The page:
Austin District Attorney's Probe Into DeLay's Texas PAC Intensifies Amid Charges of PartisanshipBy Gebe Martinez, Congressional Quarterly
March 20, 2004
It may be one of the biggest political corruption investigations in Texas since the early 1970s, when the Sharpstown stock fraud scandal led to a major housecleaning of the state's then-Democratic power structure.
Yet Republicans in Congress say few among them are talking about it, even though the alleged wrongdoing centers on one of the most powerful GOP figures in both Washington and Texas: House Majority Leader Tom DeLay.
"I haven't heard it discussed at all," said House Appropriations Chairman C.W. Bill Young of Florida. "Not a word," offered another senior House Republican.
For the past year, the county district attorney in Austin, Ronnie Earle, has been looking into the alleged use of corporate contributions in state legislative campaigns, which is against state law, in 2002 by the Texas Association of Business and Texans for a Republican Majority Political Action Committee (TRMPAC), a campaign organization created by DeLay.
The Republican silence on the subject on Capitol Hill may be partly out of election-year sensitivity, because DeLay is once again being counted on by his colleagues to raise enormous amounts of campaign cash from corporate America. But some Republicans also maintain that the probe is not yet being taken seriously in Washington because, in their view, it is being conducted by an overtly partisan Democratic prosecutor.
"Most people believe that DeLay is deliberately targeted for a lot of the same reasons that Gingrich was deliberately targeted," said Rep. William M. "Mac" Thornberry, R-Texas, referring to former Republican House Speaker Newt Gingrich of Georgia (1977-99). "If you take out someone you see as central to the party operations, you strike a major political victory."
But the investigation is serious, Earle told reporters March 12, as he made public hundreds of pages of records sought by the Texas Republican Party, which has accused the prosecutor of leaking information about the case to the media. "This investigation is not about Democrats and Republicans. It's about cops and robbers," he said. "This is an investigation of a crime."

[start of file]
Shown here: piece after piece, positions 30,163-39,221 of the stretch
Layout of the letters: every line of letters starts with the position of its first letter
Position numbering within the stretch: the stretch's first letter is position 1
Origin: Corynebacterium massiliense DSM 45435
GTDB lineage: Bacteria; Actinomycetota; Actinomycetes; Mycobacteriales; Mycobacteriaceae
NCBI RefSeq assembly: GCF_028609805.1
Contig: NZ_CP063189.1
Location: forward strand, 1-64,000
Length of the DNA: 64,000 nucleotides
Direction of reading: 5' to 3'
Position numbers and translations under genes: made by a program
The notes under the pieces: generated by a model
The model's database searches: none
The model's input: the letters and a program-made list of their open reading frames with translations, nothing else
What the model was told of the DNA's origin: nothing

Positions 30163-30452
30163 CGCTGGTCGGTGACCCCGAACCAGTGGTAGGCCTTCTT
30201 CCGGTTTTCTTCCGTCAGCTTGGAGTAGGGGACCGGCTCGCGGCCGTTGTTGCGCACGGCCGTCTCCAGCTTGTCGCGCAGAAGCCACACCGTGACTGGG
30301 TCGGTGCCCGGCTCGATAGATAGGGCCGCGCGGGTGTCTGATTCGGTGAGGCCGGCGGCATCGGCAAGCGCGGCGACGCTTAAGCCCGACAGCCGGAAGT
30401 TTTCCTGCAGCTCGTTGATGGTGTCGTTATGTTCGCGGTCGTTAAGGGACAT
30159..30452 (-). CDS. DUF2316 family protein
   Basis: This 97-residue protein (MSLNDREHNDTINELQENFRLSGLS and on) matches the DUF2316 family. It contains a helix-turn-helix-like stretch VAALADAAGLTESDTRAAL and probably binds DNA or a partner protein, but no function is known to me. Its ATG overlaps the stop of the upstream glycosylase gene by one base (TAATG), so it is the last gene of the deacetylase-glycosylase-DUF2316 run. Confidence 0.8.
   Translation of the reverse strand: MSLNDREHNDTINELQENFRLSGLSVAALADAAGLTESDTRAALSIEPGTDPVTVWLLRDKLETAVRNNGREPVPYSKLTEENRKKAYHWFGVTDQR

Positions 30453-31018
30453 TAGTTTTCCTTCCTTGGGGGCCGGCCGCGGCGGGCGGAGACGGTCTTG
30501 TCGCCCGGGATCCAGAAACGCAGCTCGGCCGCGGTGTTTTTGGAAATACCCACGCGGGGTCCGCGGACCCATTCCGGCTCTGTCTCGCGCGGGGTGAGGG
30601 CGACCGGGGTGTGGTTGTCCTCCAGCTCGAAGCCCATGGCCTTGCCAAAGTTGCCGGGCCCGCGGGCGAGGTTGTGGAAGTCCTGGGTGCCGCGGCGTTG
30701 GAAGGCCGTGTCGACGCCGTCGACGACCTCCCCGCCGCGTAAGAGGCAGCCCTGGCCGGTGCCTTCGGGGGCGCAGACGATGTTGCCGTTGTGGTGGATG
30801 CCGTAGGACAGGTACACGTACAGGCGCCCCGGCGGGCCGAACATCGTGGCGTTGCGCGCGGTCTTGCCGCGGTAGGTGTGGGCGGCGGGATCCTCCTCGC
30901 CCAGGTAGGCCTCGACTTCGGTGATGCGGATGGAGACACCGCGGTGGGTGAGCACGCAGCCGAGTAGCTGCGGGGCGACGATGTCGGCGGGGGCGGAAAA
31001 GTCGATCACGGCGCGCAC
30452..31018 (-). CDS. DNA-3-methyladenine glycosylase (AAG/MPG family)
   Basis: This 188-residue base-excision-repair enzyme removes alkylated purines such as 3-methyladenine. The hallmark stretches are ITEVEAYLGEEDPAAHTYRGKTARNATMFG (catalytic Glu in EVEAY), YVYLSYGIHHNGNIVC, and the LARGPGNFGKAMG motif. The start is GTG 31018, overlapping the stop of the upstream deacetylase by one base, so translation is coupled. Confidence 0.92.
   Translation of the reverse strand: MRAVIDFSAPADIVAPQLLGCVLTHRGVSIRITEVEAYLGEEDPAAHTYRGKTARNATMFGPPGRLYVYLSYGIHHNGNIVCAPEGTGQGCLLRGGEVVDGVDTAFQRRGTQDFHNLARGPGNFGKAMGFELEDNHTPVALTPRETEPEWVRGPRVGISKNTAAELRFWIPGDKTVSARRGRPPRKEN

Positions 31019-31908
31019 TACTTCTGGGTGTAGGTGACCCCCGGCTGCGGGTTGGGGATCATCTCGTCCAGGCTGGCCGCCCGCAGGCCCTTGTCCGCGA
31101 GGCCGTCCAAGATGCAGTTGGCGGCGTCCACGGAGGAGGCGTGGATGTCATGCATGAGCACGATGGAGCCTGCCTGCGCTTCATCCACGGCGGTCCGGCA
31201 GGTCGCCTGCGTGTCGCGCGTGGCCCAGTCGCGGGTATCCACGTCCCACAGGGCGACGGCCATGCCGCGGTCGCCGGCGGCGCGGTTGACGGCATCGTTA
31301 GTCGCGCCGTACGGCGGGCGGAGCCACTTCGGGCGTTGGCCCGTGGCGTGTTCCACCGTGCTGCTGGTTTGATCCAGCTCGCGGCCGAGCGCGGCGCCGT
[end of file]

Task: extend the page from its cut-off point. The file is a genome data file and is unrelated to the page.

The Money Trail
The inquiry centers on efforts by DeLay, the Texas business group and state House Speaker Tom Craddick to gain Republican control of the state House in the 2002 elections. Their success led to the redrawing of the state's congressional map last year in hopes of gaining seven new seats for the GOP this November. (CQ Weekly, p. 94)
DeLay's PAC raised almost $1.5 million in 2002 - about $600,000 from corporations, mostly through their Washington lobbyists. The PAC contributed to 21 state legislative candidates. State law prohibits the spending of corporate or union money directly on campaigns, although a political committee may use such money to cover administrative costs. DeLay's fundraising director, Jim Ellis, and TRMPAC lawyer Terry Scarborough say none of the PAC's corporate contributions were spent illegally.
One matter under investigation is whether the PAC, in effect, illegally laundered its contributions through the Republican National Committee (RNC) last fall. The PAC donated $190,000 to an arm of the RNC that helps state legislative candidates, and soon thereafter that RNC committee wrote checks totaling $190,000 to seven candidates for the Texas Legislature.
No indictments have been returned, although the case will be turned over to a new Travis County grand jury in Austin in April when the current panel's term ends. Neither DeLay nor his records have been subpoenaed, but subpoenas have been issued to DeLay's daughter, Danielle Ferro, and to other close associates of DeLay who helped operate TRMPAC and the House leader's federal campaign committee, Americans for a Republican Majority.
As the probe has picked up speed - coupled with a civil lawsuit by four Democratic state House candidates who lost in 2002 - the inner workings of DeLay's fundraising network, and his personal involvement, are being scrutinized perhaps as never before.
"DeLay was clearly in some, if not all, of the decision-making" by TRMPAC, said Craig McDonald, director of Texans for Public Justice, a public-interest group that has pushed Earle's investigation. Scarborough says DeLay's "involvement was minimal to non-existent with the day-to-day running of TRMPAC."
DeLay's only public comment about the inquiry came in February, when he called Earle "vindictive and partisan" - citing his unsuccessful prosecution 11 years ago of Republican Sen. Kay Bailey Hutchison. (1993 Almanac, p. 69) House Speaker J. Dennis Hastert, R-Ill., echoed DeLay when asked about the probe March 16. Noting the Hutchison case, Hastert concluded, "This is a partisan situation."
One GOP strategist who was involved in Hutchison's defense case maintained that Earle's successes in political corruption cases early in his career were against "underfunded opponents." But this operative, who asked not to be named, noted that "DeLay is not underfinanced."